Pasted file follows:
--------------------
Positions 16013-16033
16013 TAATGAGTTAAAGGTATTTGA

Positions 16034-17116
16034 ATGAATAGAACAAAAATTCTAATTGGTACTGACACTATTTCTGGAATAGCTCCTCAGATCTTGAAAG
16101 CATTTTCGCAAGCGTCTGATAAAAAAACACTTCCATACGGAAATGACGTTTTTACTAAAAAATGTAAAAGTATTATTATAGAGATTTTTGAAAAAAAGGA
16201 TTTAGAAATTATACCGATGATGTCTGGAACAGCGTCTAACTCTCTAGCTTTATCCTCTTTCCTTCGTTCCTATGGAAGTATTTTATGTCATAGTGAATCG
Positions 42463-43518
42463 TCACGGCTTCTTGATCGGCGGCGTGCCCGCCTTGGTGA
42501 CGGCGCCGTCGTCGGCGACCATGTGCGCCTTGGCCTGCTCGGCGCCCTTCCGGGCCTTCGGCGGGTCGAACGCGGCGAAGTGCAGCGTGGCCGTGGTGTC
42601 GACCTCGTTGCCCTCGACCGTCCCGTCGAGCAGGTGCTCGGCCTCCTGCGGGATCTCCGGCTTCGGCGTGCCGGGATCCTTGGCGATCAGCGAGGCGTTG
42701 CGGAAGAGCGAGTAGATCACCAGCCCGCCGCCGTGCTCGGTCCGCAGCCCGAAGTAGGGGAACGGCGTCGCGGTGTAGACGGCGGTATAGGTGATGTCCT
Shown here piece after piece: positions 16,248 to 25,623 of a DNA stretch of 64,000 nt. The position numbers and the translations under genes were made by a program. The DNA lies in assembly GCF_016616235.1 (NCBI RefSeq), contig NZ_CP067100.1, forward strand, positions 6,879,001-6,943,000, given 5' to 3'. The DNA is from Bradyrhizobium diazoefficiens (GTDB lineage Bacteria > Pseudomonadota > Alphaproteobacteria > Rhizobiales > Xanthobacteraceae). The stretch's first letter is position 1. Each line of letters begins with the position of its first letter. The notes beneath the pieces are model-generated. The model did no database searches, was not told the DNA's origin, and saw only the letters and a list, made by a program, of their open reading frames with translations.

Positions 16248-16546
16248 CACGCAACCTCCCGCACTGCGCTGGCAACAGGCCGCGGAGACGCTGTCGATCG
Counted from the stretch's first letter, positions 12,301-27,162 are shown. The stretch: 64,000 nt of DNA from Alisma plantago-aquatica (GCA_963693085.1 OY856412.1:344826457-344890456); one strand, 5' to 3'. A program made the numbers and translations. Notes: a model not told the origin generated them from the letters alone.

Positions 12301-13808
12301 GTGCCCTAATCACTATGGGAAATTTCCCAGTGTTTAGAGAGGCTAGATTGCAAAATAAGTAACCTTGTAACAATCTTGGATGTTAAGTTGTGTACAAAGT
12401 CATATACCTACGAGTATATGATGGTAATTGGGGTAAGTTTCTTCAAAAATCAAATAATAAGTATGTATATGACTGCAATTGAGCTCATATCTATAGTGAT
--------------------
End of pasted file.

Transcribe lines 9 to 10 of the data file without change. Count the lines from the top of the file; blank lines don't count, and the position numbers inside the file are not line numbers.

42501 CGGCGCCGTCGTCGGCGACCATGTGCGCCTTGGCCTGCTCGGCGCCCTTCCGGGCCTTCGGCGGGTCGAACGCGGCGAAGTGCAGCGTGGCCGTGGTGTC
42601 GACCTCGTTGCCCTCGACCGTCCCGTCGAGCAGGTGCTCGGCCTCCTGCGGGATCTCCGGCTTCGGCGTGCCGGGATCCTTGGCGATCAGCGAGGCGTTG